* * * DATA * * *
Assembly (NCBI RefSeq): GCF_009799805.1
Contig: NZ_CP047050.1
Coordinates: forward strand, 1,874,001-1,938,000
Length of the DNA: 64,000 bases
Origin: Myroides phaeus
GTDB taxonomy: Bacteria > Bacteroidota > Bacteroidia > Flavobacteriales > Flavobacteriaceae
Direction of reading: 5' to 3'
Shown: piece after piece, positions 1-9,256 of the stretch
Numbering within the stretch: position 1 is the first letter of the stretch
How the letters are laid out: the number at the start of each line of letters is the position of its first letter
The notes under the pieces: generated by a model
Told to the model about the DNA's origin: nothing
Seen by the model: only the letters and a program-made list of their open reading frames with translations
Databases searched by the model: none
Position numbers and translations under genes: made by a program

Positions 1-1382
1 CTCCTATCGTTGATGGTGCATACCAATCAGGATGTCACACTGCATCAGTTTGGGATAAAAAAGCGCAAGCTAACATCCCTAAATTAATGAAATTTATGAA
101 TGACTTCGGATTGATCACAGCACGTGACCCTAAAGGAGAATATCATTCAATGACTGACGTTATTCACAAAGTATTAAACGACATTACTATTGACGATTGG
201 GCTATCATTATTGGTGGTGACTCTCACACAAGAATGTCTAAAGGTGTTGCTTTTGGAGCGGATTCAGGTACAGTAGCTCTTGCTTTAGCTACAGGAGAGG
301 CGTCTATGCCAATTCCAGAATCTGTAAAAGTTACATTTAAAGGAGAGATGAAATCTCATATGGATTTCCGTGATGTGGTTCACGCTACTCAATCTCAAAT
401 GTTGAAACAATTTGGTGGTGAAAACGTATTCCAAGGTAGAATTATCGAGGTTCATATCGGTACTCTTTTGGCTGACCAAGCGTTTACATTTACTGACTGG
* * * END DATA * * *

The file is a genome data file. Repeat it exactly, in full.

Assembly (NCBI RefSeq): GCF_009799805.1
Contig: NZ_CP047050.1
Coordinates: forward strand, 1,874,001-1,938,000
Length of the DNA: 64,000 bases
Origin: Myroides phaeus
GTDB taxonomy: Bacteria > Bacteroidota > Bacteroidia > Flavobacteriales > Flavobacteriaceae
Direction of reading: 5' to 3'
Shown: piece after piece, positions 1-9,256 of the stretch
Numbering within the stretch: position 1 is the first letter of the stretch
How the letters are laid out: the number at the start of each line of letters is the position of its first letter
The notes under the pieces: generated by a model
Told to the model about the DNA's origin: nothing
Seen by the model: only the letters and a program-made list of their open reading frames with translations
Databases searched by the model: none
Position numbers and translations under genes: made by a program

Positions 1-1382
1 CTCCTATCGTTGATGGTGCATACCAATCAGGATGTCACACTGCATCAGTTTGGGATAAAAAAGCGCAAGCTAACATCCCTAAATTAATGAAATTTATGAA
101 TGACTTCGGATTGATCACAGCACGTGACCCTAAAGGAGAATATCATTCAATGACTGACGTTATTCACAAAGTATTAAACGACATTACTATTGACGATTGG
201 GCTATCATTATTGGTGGTGACTCTCACACAAGAATGTCTAAAGGTGTTGCTTTTGGAGCGGATTCAGGTACAGTAGCTCTTGCTTTAGCTACAGGAGAGG
301 CGTCTATGCCAATTCCAGAATCTGTAAAAGTTACATTTAAAGGAGAGATGAAATCTCATATGGATTTCCGTGATGTGGTTCACGCTACTCAATCTCAAAT
401 GTTGAAACAATTTGGTGGTGAAAACGTATTCCAAGGTAGAATTATCGAGGTTCATATCGGTACTCTTTTGGCTGACCAAGCGTTTACATTTACTGACTGG